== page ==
What does it mean if I have a ‘thin credit file’?

Young man standing in front of a brick wall and wondering, "What does it mean if I have a thin file?"Image: Young man standing in front of a brick wall and wondering, "What does it mean if I have a thin file?"

In a Nutshell

A thin credit file means you don’t have enough information — or enough recent information — in your credit history for a credit bureau to determine your credit score. A thin file can make it difficult to get approved for a loan or credit. The good news is you can build up a thin credit file over time. Secured credit cards and credit-builder loans could be a starting point. And if an error on your credit report is the reason for your thin file, you can dispute it.
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Have you discovered that you don’t have credit scores? You may have a thin credit file, meaning you don’t have enough credit history for the three major credit bureaus — Equifax, Experian and TransUnion — to get a clear picture of your credit and generate scores.

A thin credit file can make it difficult to get approved for a mortgage, auto loan or credit products — and if you are approved, you could pay a higher interest rate.

Read on to learn more about how a thin credit file can negatively affect you and what you can do to begin building a credit history.

What does it mean to have a thin credit file?

A thin credit file means you don’t have enough credit history for a credit bureau to calculate a credit score. Experian describes a thin credit file as a credit history with fewer than five accounts or accounts that have only been open for a short period of time.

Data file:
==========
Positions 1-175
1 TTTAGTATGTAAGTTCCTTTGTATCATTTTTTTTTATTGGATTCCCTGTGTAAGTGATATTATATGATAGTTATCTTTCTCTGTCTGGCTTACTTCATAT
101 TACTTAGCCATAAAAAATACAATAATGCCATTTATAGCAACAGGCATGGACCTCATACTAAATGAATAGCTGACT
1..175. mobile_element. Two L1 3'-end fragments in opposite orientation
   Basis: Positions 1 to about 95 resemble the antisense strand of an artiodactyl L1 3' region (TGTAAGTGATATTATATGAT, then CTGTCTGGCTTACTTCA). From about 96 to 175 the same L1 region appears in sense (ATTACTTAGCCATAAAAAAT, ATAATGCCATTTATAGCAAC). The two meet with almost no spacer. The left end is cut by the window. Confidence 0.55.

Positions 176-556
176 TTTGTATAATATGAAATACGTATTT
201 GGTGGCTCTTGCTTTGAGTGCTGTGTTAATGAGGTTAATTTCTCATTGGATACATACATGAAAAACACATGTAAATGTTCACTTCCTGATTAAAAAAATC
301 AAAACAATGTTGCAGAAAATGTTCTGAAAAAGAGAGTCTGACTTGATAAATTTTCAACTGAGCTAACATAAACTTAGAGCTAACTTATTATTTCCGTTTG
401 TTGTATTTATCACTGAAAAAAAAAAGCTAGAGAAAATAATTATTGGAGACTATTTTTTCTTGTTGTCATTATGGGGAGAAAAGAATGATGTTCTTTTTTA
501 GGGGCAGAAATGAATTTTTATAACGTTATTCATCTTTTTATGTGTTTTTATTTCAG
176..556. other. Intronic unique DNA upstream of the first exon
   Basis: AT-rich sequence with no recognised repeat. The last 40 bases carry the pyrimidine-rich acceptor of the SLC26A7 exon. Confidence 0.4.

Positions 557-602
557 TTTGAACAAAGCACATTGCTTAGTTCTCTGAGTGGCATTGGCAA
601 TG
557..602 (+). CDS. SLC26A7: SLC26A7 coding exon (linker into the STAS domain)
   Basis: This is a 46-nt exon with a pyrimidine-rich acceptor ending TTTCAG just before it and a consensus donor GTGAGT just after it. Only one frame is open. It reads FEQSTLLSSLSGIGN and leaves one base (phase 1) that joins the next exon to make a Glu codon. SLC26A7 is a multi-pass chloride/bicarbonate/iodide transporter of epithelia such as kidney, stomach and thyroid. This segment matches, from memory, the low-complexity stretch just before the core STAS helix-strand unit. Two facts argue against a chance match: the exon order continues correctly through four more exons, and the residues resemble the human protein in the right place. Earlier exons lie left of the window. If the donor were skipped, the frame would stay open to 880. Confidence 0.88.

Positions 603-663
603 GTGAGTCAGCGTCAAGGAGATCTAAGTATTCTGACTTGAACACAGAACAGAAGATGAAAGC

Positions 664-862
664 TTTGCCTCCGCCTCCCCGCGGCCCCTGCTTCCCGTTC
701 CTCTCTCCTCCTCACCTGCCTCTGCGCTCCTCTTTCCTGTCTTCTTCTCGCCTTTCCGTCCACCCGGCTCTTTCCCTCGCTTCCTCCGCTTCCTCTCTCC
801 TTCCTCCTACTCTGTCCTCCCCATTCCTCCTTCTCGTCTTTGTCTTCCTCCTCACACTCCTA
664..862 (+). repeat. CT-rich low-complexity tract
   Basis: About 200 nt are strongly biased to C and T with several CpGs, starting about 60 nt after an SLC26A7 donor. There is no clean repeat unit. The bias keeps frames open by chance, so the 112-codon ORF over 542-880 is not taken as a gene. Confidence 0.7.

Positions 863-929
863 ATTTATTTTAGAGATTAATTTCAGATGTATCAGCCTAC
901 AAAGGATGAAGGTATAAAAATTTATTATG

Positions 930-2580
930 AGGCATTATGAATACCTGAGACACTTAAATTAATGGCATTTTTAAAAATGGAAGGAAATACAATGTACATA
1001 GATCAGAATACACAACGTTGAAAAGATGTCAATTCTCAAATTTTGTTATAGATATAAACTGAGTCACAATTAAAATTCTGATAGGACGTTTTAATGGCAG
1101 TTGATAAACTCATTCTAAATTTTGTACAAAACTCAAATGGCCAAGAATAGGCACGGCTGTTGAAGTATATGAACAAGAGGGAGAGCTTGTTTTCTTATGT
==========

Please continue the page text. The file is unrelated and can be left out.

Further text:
You may also have a thin file if you don’t have enough recent credit history. TransUnion notes on its website that a credit score won’t be calculated for you if your credit history has no updates or credit inquiries within the past two years.

Without proof that you have a history of making the monthly minimum payment on time and keeping your credit utilization low, lenders could view you as risky and may not approve you for a loan or credit card. And if they are willing to take on the risk, they’ll likely charge you a higher interest rate in exchange, which could add thousands of dollars to the cost of your loan, depending on the size of your loan. If you have a thin file, you may also struggle to get approved to rent an apartment if the landlord requests a credit check.

Why do I have a thin credit file?

Here are some reasons why you may have a thin credit file.

You’ve never had credit

If you don’t have any lines of credit listed on your credit reports, like a credit card, mortgage, auto loan, student loan or any other kind of loan, a credit bureau may not be able to generate a credit score for you. This may be the case if you’re recently divorced or widowed and your spouse put all loans and credit cards in their name. You may also have a thin credit file — or no credit file at all — if you recently moved to the United States from another country and have little or no credit history established in your home country.

3 ways to get a credit score as an immigrant

You’re new to credit or reestablishing credit

If you’ve recently opened your first credit card or loan, don’t expect to have credit scores right away. It takes time to build your credit history and develop scores. In the meantime, there may be very little information in your credit file. The same applies if you’ve recently started reestablishing credit after closing your credit accounts or after a period in which you used only cash or debit cards.